Indiana Hospitals Less Stressed as COVID-19 Surge Passes
Officials at Indiana’s largest health system said Tuesday that its hospitals have weathered the worst of the latest COVID-19 surge, although they are still treating hundreds of patients with the illness.
The update from IU Health officials came as Indiana has seen steep declines in the past month in COVID-19 deaths, hospitalizations and new infections from the surge brought on by the delta and omicron variants.
The total patient counts have improved enough that a U.S. Navy team left IU Health Methodist Hospital in Indianapolis on Tuesday, two months after the 23-member team arrived there to help staffers exhausted from the surge in COVID-19 patients.
IU Health chief clinical officer Dr. Chris Weaver said the system’s 16 hospitals across the state now have about 250 COVID-19 patients after peaking at more than 600 last month.
The total COVID-19 patients at all Indiana hospitals has dropped to about 1,100 people, down about two-thirds from mid-January, according to state health department tracking. Indiana’s rate of COVID-19 deaths is now about 30 a day, down from about 75 a day about a month ago.
IU Health officials said they expect hospitals to have high patient counts for several months as they treat those who’ve had surgeries or other medical care delayed because of the pandemic.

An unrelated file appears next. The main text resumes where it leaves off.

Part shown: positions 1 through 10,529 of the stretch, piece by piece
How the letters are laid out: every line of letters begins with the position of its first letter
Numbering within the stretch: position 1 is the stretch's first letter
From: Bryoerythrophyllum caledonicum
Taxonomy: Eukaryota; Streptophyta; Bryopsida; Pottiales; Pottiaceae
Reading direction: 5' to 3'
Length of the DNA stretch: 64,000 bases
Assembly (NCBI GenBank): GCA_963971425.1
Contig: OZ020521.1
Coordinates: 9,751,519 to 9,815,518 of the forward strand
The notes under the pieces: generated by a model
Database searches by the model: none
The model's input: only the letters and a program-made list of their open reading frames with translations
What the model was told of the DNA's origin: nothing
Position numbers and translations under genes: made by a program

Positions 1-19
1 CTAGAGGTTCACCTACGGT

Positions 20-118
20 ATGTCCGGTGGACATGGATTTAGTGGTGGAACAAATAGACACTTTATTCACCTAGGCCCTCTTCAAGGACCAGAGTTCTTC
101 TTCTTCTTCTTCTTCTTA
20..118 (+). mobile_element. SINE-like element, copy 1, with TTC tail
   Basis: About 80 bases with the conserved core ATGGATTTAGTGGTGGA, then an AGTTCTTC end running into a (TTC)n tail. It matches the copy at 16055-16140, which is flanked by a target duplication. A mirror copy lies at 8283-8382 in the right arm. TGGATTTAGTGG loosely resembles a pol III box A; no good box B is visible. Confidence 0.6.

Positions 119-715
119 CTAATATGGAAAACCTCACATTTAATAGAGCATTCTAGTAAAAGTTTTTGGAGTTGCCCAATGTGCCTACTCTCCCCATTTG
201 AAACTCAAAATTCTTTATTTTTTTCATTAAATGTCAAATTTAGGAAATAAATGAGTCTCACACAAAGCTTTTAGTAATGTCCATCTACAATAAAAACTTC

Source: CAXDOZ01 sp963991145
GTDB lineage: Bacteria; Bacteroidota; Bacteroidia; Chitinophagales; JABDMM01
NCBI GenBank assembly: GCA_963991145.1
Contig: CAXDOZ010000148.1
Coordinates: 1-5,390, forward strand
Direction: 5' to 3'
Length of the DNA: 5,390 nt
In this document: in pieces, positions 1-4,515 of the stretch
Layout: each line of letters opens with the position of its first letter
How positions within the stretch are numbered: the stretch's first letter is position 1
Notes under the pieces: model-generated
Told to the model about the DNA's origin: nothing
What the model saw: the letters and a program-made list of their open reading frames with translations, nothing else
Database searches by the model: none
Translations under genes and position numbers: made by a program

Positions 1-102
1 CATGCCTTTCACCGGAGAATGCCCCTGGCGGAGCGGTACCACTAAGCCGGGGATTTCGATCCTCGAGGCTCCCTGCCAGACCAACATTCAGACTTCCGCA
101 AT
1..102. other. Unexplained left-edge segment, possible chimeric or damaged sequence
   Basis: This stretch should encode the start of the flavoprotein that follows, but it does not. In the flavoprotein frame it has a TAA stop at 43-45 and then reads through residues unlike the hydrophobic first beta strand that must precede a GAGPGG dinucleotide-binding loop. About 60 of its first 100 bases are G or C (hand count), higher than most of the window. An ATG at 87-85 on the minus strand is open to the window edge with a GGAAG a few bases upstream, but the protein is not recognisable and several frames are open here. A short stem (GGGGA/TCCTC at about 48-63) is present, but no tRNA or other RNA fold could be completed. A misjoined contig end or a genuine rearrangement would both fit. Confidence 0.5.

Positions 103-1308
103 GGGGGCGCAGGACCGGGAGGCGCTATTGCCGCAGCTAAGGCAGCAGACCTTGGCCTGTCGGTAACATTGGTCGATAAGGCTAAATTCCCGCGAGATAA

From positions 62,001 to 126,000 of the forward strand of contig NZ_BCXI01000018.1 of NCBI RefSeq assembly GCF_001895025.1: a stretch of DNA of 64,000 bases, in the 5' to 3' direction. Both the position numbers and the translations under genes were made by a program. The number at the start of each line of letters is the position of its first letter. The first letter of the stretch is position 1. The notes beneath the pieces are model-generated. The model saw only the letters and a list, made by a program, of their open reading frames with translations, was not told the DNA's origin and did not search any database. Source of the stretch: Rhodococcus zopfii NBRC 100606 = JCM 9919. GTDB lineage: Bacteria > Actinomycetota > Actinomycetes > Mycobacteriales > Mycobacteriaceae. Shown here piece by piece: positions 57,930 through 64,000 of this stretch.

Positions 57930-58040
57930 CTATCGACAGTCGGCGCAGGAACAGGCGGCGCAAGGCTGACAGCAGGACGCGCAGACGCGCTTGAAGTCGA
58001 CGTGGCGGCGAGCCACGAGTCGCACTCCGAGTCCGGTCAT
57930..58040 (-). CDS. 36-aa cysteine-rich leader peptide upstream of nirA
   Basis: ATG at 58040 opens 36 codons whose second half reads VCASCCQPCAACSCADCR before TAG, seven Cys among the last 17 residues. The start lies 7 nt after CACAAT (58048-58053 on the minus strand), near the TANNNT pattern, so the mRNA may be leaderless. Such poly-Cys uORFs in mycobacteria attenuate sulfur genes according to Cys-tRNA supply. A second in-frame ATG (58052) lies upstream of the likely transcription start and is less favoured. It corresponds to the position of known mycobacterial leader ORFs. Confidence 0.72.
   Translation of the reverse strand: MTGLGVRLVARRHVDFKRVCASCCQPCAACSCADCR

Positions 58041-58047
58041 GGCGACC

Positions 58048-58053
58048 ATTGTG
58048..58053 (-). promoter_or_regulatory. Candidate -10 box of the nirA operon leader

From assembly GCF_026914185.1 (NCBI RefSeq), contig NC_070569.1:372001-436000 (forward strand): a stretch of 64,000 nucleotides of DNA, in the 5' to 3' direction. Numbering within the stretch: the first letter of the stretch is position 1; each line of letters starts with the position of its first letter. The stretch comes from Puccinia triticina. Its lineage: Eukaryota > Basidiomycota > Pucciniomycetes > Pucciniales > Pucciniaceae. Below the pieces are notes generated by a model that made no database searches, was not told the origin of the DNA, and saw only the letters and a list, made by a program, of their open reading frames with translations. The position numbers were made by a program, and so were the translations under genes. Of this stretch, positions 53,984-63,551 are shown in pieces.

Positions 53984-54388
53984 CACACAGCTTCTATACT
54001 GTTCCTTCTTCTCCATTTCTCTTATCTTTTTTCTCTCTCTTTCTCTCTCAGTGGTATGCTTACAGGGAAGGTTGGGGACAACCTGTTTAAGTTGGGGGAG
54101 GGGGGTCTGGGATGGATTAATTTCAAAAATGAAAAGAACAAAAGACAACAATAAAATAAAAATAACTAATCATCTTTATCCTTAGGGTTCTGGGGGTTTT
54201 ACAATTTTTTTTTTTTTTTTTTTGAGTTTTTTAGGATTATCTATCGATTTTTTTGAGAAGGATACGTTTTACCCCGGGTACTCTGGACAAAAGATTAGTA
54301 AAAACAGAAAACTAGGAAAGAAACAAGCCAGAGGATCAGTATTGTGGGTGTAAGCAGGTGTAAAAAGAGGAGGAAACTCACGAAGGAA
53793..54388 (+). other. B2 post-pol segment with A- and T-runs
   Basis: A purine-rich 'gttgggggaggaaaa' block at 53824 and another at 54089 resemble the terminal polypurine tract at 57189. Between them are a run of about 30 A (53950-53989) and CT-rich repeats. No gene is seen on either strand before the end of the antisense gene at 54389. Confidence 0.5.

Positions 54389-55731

Those patients are keeping hospitals “extremely busy,” said Dr. Mark Luetkemeyer, chief medical officer of IU Health’s Adult Academic Health Center.
“We’re not stretched to the point that we were in January,” Luetkemyer said. “That wasn’t sustainable for us.”
Several hospitals across the state had assistance from small Indiana National Guard teams as the state’s hospitals reached their highest-overall patient counts in December after the COVID-19 surge started in November.
The strain on Indiana hospitals continued as the omicron variant caused a huge spike in cases, reaching as high as a daily average of about 17,000 confirmed new infections in mid-January. The state health department is now recording fewer than one-tenth as many new infections.
Health officials have continued to urge more COVID-19 vaccinations among Indiana residents as the state’s 53.9% of population being fully vaccinated is the ninth lowest in the country, according to the Centers for Disease Control and Prevention.
Dr. Michele Saysana, IU Health’s chief quality and safety officer, said she wasn’t as concerned about the recent relaxing of precautions, such as mask requirements in schools, as she was during the recent surge.
“We have to figure out a way to be able to do things safely, to encourage masking and encourage, especially, vaccination because those are the best prevention strategies we have,” Saysana said. “But also realize it does, at some point, have to be people’s personal decision and personal responsibility.”